TACE – Good radiological response does not necessarily equate with improved overall survival

Here is my highlight from the March edition of the journal HPB

The treatment options for non-resectable primary hepatocellular carcinoma (HCC) are limited. Trans arterial chemoembolization (TACE) is a therapy which has achieved considerable popularity as a means for treating non-resectable HCC but with variable evidence supporting its use.

One of the issues with TACE is how to evaluate treatment results and this is the subject of a retrospective study from Columbus, Ohio in this month’s edition of HPB. Henry and colleagues looked back at 104 patients who received TACE over a 10-year period in their institution. After exclusions, 78 patients were analysed. Around a third of these had a ‘best radiological response’ to TACE meaning that their tumour either disappeared or showed reduction in size and no new areas of enhancement compatible with untreated HCC. Patients who had a good radiological response went on to have a better progression free survival. In overall terms, there was no difference in outcome between those patients who had a good radiological response or poor response to TACE. The authors explain this apparent anomaly by suggesting that many of the prognostic factors associated with outcome in HCC are related to the extent of underlying liver disease and function rather than specific characteristics of the tumour itself.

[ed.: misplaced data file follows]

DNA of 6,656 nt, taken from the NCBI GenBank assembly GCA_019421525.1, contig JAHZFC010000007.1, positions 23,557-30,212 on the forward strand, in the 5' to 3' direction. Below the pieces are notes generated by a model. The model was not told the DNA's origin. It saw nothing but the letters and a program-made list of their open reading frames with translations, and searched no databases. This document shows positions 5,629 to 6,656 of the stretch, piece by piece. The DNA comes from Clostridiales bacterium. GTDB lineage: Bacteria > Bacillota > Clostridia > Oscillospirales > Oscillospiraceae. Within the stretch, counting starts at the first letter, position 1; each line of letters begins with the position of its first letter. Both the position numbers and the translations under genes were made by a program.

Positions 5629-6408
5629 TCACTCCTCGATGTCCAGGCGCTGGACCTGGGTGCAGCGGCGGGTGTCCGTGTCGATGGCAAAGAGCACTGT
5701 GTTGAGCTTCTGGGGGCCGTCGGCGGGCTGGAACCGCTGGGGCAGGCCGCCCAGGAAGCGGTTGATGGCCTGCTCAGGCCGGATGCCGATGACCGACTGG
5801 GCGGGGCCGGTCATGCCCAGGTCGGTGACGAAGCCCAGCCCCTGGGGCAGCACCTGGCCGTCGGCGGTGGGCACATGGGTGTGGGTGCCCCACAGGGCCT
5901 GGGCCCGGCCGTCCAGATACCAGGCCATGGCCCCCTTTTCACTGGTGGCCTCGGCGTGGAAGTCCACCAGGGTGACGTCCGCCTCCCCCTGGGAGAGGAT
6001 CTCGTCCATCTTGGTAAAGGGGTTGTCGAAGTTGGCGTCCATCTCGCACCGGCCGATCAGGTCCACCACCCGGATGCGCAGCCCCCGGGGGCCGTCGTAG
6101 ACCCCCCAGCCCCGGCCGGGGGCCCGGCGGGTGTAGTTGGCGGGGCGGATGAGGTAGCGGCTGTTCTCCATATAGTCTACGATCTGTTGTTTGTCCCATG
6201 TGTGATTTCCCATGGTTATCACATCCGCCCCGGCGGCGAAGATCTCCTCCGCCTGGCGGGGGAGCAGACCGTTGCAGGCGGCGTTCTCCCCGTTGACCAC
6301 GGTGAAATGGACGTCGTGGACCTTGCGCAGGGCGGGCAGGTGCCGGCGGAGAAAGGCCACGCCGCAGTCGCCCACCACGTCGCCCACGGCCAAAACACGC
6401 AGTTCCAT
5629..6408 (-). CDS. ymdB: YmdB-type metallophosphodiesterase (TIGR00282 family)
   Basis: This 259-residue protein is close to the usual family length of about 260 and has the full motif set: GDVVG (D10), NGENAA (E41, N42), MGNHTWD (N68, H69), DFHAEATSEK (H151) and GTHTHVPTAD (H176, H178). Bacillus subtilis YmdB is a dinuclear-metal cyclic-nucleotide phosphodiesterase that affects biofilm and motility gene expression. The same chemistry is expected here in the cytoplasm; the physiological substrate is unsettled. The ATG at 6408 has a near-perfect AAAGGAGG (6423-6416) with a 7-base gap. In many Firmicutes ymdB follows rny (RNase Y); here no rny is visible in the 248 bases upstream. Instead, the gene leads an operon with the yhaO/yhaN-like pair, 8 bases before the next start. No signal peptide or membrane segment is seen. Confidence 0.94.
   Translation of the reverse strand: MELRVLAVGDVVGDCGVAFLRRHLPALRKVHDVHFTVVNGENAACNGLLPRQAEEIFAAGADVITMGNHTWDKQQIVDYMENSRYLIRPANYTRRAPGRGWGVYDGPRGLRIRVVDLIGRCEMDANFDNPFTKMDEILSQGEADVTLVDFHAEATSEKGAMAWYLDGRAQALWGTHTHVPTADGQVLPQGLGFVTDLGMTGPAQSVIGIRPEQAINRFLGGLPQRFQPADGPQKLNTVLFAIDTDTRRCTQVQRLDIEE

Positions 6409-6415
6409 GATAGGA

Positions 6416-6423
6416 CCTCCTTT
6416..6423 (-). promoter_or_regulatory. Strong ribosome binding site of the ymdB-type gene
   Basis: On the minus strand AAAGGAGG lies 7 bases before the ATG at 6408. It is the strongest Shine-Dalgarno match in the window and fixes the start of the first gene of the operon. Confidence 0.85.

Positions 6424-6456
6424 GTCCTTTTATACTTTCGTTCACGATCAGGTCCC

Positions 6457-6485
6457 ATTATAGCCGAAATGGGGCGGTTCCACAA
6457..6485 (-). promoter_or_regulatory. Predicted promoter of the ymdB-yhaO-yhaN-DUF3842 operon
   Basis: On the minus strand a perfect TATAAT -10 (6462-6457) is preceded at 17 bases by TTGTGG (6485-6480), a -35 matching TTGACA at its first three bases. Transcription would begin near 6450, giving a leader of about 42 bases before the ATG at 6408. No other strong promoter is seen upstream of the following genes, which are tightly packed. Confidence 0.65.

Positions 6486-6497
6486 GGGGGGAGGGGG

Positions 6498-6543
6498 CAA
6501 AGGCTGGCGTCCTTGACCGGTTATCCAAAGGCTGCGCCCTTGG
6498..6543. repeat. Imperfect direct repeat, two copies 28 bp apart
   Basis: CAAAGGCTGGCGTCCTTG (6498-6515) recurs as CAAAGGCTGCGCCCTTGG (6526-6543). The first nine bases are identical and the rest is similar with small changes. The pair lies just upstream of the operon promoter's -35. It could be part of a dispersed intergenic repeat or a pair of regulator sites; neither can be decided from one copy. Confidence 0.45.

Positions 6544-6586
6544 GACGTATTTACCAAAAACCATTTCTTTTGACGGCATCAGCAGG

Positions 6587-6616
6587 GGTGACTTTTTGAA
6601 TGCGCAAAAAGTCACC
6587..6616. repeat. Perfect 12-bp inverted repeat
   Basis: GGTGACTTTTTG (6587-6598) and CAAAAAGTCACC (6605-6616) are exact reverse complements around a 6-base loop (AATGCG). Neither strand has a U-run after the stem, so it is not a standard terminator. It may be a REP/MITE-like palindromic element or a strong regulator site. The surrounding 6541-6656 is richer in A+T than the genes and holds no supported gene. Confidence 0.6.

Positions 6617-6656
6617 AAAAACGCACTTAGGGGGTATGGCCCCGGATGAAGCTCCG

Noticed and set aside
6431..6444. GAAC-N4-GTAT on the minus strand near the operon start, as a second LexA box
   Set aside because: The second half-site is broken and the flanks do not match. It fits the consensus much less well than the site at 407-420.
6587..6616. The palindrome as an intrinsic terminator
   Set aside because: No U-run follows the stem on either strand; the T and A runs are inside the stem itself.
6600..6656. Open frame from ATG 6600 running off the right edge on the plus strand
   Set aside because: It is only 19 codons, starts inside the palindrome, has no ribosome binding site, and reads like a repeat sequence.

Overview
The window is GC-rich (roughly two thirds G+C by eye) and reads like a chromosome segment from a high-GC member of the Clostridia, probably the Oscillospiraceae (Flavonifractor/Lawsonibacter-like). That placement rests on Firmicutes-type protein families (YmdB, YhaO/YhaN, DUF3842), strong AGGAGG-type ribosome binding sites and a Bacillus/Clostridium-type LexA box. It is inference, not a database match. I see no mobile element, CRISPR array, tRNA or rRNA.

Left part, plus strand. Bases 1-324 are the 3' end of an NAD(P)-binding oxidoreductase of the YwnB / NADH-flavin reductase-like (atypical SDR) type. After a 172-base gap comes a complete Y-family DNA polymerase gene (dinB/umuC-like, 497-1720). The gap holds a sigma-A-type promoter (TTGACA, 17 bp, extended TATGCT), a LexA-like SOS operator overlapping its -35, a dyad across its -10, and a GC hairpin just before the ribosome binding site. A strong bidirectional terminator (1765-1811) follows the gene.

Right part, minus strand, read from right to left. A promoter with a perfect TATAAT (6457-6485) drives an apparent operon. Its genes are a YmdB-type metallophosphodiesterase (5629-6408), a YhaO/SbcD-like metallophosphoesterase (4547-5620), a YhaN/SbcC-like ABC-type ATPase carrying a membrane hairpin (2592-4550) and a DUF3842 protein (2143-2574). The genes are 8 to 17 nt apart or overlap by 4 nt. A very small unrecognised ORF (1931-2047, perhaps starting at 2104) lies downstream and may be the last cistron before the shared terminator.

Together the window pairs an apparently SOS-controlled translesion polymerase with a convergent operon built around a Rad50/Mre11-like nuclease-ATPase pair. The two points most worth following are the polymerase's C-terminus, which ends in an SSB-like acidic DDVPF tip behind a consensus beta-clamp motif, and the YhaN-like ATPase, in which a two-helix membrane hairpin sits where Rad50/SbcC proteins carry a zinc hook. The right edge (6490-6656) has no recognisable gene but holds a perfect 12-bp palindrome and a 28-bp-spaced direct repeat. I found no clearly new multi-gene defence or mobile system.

How do we interpret these data in terms of a clinical role for TACE? Well, we can say with some confidence that TACE is good at controlling the growth of HCC and has a tumoristatic or tumoricidal effect. This has value in situations where we may wish to stop growth of HCCs to allow a patient to receive other treatment such as patients with HCC awaiting liver transplant. We can also say that despite being able to hold tumour growth, a good response from TACE does not increase overall survival. This implies that TACE needs to be combined with another therapy. There are currently examples of combining TACE with ablation and TACE with biological therapies and it will be interesting to see if these offer a superior survival benefit compared with TACE alone.

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